Job growth in July is a sign of progress

A welder fabricates anchor bolts for roads and bridges at Fox Co. in Philadelphia. The report said that manufacturing jobs grew by 28,000 overall.
A welder fabricates anchor bolts for roads and bridges at Fox Co. in Philadelphia. The report said that manufacturing jobs grew by 28,000 overall. (AP)
Posted: August 03, 2014

U.S. payrolls grew by 209,000 jobs in July - less than expected, but still enough to begin to erase the jobs deficit created by the recession, the U.S. Labor Department reported Friday.

Even the rising unemployment rate, which ticked up by a tenth of a point to 6.2 percent, is an indicator of growth.

That's because, to count as unemployed, a jobless person must actively be seeking work.

As employment prospects improve, some people who had been sitting on the sidelines may reenter the labor market and start sending out resum├ęs, but may not immediately find work.

Although the jobs report looks good, it brings scant comfort to the 6,500 casino workers soon to be laid off in Atlantic City and the 600 pharmaceutical employees at Merck & Co. facilities in West Point and Lansdale.

And, unlike people laid off two years ago at this time, the newly unemployed will only be able to collect six months of unemployment benefits, compared with more than a year's worth of help available earlier.

One in three people who lose their jobs remain unemployed after six months, the U.S. Labor Department reported.

The report showed job growth in nearly every sector, although the education and health-care sectors - key components of the Philadelphia-area economy - showed some sign of weakness.

Nationally, the "eds and meds" sector, as it is known, added 17,000 jobs, with big boosts of 40,000 jobs in social services and ambulatory health care. But those gains were offset by losses of 14,300 jobs in hospitals and nursing homes.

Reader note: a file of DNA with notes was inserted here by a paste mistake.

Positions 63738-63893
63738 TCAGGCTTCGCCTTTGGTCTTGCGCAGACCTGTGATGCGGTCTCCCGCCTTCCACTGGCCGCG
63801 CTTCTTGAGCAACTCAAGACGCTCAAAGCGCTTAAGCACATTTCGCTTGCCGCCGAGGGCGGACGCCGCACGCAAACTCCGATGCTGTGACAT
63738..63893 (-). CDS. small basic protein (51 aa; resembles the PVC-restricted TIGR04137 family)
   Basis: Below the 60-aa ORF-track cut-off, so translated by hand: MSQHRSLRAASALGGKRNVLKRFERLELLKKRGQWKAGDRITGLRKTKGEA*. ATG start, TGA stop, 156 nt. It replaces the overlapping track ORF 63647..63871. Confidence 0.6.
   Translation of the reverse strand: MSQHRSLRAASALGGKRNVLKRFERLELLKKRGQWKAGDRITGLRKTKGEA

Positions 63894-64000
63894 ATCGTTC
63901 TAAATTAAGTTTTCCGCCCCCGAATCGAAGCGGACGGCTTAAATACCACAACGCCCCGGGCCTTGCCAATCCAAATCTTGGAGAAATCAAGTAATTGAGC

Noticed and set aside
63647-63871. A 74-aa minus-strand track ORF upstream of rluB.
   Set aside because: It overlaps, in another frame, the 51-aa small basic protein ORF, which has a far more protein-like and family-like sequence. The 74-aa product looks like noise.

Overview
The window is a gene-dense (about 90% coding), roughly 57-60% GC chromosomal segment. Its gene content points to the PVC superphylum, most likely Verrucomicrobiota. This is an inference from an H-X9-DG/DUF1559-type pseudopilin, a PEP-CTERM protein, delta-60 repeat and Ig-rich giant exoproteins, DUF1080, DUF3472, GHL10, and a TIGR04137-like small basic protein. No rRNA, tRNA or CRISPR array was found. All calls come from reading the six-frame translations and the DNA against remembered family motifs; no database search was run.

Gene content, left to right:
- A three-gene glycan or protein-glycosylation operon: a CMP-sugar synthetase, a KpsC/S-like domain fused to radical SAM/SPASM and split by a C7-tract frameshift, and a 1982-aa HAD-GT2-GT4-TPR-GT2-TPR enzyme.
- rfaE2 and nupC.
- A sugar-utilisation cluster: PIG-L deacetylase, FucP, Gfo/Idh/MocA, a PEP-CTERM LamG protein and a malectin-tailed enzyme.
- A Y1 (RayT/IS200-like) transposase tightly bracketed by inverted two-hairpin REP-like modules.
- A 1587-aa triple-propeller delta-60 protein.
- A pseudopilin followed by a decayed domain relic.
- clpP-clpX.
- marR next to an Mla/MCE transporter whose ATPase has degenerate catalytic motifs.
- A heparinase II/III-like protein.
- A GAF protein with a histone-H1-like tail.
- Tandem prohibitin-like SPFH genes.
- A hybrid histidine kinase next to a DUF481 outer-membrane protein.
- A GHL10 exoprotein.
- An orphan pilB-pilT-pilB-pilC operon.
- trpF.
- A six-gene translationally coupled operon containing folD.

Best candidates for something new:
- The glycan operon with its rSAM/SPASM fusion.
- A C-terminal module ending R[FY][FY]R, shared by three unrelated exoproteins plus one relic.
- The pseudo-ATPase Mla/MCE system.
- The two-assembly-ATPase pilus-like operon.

"If there is any prolonged weakness in eds and meds, it's bad for our region," said Ryan Sweet, director of economic research at Moody's Analytics in West Chester.

They are a "critical cog that holds our regional economy together," he said.

Sweet said the Philadelphia economy rarely improves in a straight line, but has added enough strength in recent years to help it better withstand coming job losses in the pharmaceutical and casino industries.

"The Merck and casino layoffs are problematic," he said, "but I think the economy is big enough to absorb it."

Sweet said the report showed excellent progress, adding that wage growth should improve as the job market tightens up.

According to the report, construction added 22,000 jobs and manufacturing grew by 28,000 jobs overall, although there were some losses in food manufacturing, printing, and electrical equipment.

Retailing showed solid growth with 26,700 jobs, although there were 3,400 fewer jobs in sporting goods, hobby, book and music stores.

In finance, gains in securities and insurance were offset slightly by job loss in credit activities.

Government hiring was also up.

Even with the increase in hiring, unemployment remains high for African Americans at 11.4 percent. Also, one in five teenagers, aged 16 to 19, who want work cannot find it.


jvonbergen@phillynews.com

215-854-2769

@JaneVonBergen

www.inquirer.com/jobbing

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